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Grant-funded Training Promotes Effective Teaching with Technology
Teaching & Learning in the 21st Century funds 100 teachers

OLYMPIA, April 19, 2010 — A total of 100 grants were awarded to teachers eager to learn more about successful teaching strategies that integrate technology, the Office of Superintendent of Public Instruction announced today.

Grant awardees for the Teaching & Learning in the 21st Century (TL21) program receive $7,600 for the 2010-2011 school year. TL21 is designed to merge effective instructional and assessment techniques with real-world technologies.

“TL21 is exactly what teachers need — professional development that helps them to become more effective in the classroom,” said State Superintendent Randy Dorn. “I’m all for great teaching that uses technology to motivate kids to learn. It’s critical. We’re working hard to make sure there’s money for technology in the state budget and I’m excited to see how federally-funded programs like TL21 sync up with what we’re doing here in Washington.”

The program is structured in two phases: hands-on training that develops strong proficiencies with digital technologies, and the study and practice of instructional strategies that integrate technology into standards-based curricula. Teachers will learn how to shift classroom-based activities from teacher-led to student-centered.

“Technology integration is not an end in itself,” said Dennis Small, director of Educational Technology at OSPI. “Hardware and software are just two elements of the learning environment. The key to powerful teaching and learning is to couple the right technology with the right instructional strategy and build every learning activity around strong standards-based curricula. That’s what the Teaching and Learning in the 21st Century grants are designed to do.”

Grant eligibility is based on district location and demographics. Districts must meet strict federal eligibility requirements:

  • Highest percentage of children from families with incomes below the poverty line (the percentage of children ages 5-17 must be higher than the statewide average of 13.93 percent, as measured by the latest census), AND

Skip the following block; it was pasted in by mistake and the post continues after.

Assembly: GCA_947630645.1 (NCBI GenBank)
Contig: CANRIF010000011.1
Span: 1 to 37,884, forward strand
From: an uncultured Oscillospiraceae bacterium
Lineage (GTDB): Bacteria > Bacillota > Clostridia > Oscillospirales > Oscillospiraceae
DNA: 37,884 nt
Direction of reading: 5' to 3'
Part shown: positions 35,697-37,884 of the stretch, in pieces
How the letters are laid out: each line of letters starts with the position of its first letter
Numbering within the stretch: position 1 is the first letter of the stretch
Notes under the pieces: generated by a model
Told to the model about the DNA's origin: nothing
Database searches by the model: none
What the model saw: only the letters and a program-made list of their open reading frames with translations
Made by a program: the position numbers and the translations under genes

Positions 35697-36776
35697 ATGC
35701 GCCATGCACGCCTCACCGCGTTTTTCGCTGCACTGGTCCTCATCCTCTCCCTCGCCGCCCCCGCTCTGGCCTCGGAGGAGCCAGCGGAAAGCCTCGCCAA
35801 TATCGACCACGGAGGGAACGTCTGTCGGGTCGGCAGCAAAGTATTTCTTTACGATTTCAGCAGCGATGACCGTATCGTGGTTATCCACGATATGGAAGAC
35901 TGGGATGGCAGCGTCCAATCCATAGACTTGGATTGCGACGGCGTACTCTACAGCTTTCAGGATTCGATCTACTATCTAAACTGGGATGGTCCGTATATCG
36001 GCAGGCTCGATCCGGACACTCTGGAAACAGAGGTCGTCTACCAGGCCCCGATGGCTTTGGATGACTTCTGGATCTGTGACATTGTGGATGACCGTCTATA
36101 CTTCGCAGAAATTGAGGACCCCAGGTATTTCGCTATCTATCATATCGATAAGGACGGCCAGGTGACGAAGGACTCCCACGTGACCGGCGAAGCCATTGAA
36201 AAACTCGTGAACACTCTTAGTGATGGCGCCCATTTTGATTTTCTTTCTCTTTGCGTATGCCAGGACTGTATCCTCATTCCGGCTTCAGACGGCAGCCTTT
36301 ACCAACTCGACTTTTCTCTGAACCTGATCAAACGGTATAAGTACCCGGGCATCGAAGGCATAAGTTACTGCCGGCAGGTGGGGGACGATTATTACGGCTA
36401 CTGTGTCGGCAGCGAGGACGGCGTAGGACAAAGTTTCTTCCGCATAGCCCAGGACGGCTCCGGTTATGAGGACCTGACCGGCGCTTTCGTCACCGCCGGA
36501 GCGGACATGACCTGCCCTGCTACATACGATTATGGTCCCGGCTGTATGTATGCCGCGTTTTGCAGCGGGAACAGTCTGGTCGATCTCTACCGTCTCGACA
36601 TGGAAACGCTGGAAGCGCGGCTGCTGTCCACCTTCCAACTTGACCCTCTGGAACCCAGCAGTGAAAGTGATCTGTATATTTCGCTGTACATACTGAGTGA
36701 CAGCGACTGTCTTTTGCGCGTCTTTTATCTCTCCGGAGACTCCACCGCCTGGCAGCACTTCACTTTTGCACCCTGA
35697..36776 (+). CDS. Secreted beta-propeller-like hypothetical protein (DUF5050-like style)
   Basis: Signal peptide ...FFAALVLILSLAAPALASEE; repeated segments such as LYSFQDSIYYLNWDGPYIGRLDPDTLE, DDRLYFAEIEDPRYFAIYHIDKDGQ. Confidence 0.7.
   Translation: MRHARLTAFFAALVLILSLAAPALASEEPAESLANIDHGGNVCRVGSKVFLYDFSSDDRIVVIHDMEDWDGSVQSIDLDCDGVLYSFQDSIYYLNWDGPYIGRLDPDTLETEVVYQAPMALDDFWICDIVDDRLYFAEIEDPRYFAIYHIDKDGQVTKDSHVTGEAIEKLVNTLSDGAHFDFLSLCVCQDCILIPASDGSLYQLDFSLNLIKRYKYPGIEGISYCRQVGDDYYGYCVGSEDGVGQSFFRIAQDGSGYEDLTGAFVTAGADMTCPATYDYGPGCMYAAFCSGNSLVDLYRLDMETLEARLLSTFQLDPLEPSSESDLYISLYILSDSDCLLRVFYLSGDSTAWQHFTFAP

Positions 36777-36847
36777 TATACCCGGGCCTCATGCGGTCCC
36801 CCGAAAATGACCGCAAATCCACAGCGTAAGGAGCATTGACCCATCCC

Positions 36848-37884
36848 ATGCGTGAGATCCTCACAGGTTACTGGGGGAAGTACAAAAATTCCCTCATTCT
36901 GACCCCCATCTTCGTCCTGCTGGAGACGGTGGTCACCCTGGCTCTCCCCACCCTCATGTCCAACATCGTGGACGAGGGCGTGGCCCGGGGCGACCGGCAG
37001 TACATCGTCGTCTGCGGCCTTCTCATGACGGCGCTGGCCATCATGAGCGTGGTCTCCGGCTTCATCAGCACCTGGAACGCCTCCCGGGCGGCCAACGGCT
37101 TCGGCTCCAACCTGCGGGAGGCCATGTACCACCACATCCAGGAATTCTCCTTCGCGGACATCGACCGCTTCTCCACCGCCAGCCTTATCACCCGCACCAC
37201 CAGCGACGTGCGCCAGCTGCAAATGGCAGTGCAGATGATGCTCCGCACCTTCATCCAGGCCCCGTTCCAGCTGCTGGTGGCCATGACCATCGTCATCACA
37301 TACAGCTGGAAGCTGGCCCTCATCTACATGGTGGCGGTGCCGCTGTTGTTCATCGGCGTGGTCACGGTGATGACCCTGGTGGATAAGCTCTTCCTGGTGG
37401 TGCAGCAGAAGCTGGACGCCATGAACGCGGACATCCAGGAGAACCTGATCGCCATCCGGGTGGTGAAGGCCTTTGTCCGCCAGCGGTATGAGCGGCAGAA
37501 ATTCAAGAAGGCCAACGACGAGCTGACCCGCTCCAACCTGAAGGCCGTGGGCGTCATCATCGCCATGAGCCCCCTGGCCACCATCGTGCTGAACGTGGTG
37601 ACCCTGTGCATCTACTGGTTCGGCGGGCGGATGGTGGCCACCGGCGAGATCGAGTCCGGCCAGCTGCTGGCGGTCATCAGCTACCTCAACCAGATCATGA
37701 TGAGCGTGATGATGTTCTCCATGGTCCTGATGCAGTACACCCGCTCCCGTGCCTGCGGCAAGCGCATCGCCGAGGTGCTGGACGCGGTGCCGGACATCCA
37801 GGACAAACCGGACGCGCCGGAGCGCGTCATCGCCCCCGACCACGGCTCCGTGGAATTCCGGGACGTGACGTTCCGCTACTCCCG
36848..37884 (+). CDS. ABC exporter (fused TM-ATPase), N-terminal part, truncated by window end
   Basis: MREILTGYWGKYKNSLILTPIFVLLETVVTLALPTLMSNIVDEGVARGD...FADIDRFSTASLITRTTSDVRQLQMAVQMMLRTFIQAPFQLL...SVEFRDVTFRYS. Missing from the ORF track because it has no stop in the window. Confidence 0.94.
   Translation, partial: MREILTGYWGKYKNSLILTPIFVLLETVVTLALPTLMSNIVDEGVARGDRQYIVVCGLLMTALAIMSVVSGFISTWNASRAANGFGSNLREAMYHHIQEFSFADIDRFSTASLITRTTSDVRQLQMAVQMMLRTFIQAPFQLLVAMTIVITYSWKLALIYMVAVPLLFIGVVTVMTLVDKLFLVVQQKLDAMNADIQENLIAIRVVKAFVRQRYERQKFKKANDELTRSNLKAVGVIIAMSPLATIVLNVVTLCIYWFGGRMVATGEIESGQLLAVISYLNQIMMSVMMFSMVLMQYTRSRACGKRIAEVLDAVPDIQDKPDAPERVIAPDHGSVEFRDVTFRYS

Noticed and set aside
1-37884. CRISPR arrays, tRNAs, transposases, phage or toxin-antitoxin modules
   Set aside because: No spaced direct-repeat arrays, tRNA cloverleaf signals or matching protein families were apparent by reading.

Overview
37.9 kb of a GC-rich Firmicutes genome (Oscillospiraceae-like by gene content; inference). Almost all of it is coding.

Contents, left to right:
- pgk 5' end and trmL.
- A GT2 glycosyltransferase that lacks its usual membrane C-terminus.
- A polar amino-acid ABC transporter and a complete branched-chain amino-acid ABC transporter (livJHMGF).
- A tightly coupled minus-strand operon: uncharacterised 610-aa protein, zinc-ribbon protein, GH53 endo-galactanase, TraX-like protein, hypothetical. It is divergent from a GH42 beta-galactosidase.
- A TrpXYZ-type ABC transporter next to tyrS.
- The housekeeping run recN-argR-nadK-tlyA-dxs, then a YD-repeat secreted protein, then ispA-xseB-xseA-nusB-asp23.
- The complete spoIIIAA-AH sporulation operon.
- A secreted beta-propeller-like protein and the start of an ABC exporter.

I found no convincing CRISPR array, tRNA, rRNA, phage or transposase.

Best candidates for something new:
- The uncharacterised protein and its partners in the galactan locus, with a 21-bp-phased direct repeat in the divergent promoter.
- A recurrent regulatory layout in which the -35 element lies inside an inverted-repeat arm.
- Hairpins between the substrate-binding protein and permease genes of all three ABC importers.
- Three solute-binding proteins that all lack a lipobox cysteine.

• Serve one or more schools identified for improvement, OR
  • Did not meet Annual Yearly Progress, OR
  • Have a substantial need for assistance with the purchase and use of technology.

The Teaching and Learning in the 21st Century Grant Program is funded federally through the Enhancing Education Through Technology program, a component of Title II, Part D of the federal No Child Left Behind Act. Money for the grants will come from the federal American Recovery and Reinvestment Act of 2009.


About OSPI

The Office of Superintendent of Public Instruction (OSPI) is the primary agency charged with overseeing K-12 education in Washington state. Led by State School Superintendent Randy Dorn, OSPI works with the state’s 295 school districts and nine Educational Service Districts to administer basic education programs and implement education reform on behalf of more than one million public school students.

OSPI does not discriminate and provides equal access to its programs and services for all persons without regard to race, color, gender, religion, creed, marital status, national origin, sexual preference/orientation, age, veteran’s status or the presence of any physical, sensory or mental disability.

Nathan Olson
OSPI Communications Manager
(360) 725-6015

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Teaching and Learning in the 21st Century (OSPI)


   Updated 4/22/2010

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